Does your cat lick itself constantly? Does your cat have patches of fur missing or hair loss? If so, your cat might be grooming excessively. Here we’ll discuss how to spot signs of excessive grooming, what might be causing your cat to over groom itself and how to stop it.
Signs to look out for
There are several key signs to look out for if you suspect your cat is over-grooming. Be sure to observe your cat and notice:
- Any hair loss or patches of fur missing?
- Is any area of your cat’s skin raw or irritated?
- Are they licking, biting or scratching a particular area of their body obsessively?
If you notice any of these signs, it’s important to schedule a trip to the vet to rule out any health conditions. Excessive self-grooming, also known as hyperesthesia or psychogenic alopecia, can be a sign of anxiety or stress in cats. Now let’s help your cat out!
How to stop excessive grooming in cats
Excessive grooming can be a result of a variety of issues but is commonly associated with skin conditions, underlying health problems and anxiety or stress.
Overgrooming due to a skin condition
Skin conditions can result in constant scratching, licking, biting and overgrooming. Start with a trip to the vet for treatment. In some cases, excessive grooming can be a sign of an underlying health condition. Your veterinarian may prescribe medication or recommend a change in diet. If your veterinarian determines that your cat is healthy, then consider behavioral causes for your cat’s grooming obsession.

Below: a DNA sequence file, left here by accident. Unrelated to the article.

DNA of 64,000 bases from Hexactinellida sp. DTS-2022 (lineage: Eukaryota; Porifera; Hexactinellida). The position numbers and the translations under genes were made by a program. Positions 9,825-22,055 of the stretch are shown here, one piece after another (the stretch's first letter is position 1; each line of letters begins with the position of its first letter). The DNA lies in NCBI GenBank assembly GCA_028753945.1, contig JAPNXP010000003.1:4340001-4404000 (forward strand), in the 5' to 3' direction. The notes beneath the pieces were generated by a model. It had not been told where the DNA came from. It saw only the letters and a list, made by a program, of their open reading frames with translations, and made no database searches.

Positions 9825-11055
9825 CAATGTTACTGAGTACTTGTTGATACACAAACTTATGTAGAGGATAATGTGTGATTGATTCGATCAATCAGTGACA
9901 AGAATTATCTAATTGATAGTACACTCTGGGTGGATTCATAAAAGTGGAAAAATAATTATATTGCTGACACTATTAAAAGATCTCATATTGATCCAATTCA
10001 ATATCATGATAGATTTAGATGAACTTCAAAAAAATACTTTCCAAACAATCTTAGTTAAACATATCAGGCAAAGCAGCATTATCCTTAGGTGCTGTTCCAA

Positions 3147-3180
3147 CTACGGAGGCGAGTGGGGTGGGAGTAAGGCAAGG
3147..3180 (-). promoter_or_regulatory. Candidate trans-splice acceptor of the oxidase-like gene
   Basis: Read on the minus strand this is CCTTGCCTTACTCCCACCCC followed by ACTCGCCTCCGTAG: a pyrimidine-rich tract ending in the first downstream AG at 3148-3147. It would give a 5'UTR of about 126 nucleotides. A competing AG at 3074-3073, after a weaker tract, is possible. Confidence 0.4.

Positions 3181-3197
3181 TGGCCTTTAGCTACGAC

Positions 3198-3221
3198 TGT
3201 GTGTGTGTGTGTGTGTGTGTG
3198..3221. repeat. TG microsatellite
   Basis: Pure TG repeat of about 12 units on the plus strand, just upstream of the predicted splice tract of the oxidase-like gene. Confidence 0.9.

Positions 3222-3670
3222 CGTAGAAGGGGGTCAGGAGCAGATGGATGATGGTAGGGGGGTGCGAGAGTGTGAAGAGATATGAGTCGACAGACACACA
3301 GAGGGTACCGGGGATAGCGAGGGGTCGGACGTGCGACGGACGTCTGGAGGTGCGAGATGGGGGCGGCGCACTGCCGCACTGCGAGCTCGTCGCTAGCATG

Over grooming due to anxiety/stress
If you think excessive grooming is due to anxiety or stress, there are a few things you can do to help your cat and reduce stress where possible. Start by examining your environment. Is it loud and hectic? Does your cat have places to hide if they want? Are there other animals in the home? Has anything changed, like a new house, new baby, new significant other? If so, your cat may be stressed out about the environment.
Start by creating a serene environment for your cat. Be sure your cat has places where they can hide, like a closet or spare bedroom. Keep the noises down. Never punish your cat as this could make the problem worse (and it doesn’t work!) – you’ll just cause more stress and ruin the bond you have with your cat.
In some cases, boredom in cats can cause anxiety and stress. Consider whether or not your cat is bored or suffering from separation anxiety. Make sure they have plenty of toys and play time with you to release pent up energy. Playtime is a great bonding experience for you and your cat.
Grooming is an important part of cats’ lives, but if it becomes excessive, it should be addressed with your veterinarian first. If health issues are ruled out, consider your pet’s mental health and take the necessary step as outlined above to correct the behavior. If your cat is still having issues, consider consulting with a cat behavioral therapist.